3rd Igorot Cordillera BIMAAK Europe (ICBE) Consultation
5-8 May 2005
By Lolit Hafner
My opinion in answer to the above question is related to my report before on bicultural marriage.
Since cultural practices are made meaningful with the use of own language, I believe teaching our younger generation to speak and understand our dialects is important. Inability to communicate in the vernacular will limit access to our Igorot culture since our literatures are mostly orally passed from generation to generation (rhymes, chants, legends, fables, songs and stories). Teaching them to speak in the dialect doesn’t need to compete with their formal education. It can start from nursery level and would develop as they grow up hearing the pure language at home. This may be in form of bedtime stories on Igorot legends, fables, suitable stories of childhood experiences on how we lived back home in our communities or traditional practices. This can be followed by some written documentations or books about Igorot culture. Having knowledge of some backgrounds about our culture, they will be the ones asking more questions as they grow up or get exposed during their immersion in ourilis.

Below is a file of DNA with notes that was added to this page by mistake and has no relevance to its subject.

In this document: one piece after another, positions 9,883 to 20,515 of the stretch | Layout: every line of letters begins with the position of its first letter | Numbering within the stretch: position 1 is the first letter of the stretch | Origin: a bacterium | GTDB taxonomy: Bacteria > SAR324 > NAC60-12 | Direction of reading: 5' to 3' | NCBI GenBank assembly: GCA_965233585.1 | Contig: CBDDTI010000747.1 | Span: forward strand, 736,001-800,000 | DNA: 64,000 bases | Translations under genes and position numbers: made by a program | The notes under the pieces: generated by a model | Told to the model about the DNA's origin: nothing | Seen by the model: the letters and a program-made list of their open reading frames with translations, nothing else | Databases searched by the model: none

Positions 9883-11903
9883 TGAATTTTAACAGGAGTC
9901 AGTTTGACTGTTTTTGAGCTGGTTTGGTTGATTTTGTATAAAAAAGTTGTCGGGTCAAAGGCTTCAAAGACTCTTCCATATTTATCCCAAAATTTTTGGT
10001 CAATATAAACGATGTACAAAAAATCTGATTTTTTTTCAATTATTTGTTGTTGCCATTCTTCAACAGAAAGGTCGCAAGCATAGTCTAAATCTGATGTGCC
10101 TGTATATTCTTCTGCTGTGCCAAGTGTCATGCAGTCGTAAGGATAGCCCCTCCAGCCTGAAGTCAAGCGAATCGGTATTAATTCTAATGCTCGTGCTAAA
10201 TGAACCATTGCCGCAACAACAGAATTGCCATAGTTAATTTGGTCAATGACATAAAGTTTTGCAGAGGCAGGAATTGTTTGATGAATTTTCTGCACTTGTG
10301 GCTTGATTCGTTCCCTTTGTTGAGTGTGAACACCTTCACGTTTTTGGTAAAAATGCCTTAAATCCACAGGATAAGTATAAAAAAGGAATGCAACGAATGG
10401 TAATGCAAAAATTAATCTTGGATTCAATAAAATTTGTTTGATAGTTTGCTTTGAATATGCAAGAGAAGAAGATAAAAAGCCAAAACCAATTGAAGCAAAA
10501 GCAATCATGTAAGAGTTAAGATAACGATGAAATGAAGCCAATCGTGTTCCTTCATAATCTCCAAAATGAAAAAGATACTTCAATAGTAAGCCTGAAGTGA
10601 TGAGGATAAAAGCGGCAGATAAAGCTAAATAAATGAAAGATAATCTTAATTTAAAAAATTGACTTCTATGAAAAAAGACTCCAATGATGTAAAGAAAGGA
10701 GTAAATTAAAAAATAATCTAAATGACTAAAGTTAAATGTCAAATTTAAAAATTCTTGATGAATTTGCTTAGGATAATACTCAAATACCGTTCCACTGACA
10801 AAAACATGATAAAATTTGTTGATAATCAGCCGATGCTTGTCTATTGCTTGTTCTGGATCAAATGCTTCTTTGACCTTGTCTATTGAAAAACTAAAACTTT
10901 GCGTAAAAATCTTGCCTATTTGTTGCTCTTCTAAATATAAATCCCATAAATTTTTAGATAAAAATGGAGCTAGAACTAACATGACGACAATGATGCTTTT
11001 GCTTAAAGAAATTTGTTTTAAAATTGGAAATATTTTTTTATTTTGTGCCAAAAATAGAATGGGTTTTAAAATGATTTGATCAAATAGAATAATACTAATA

As I have previously written, knowing the language helps to access to the culture. It is therefore our responsibility to teach our children our language as one way of passing part of our Igorot culture we hold dear.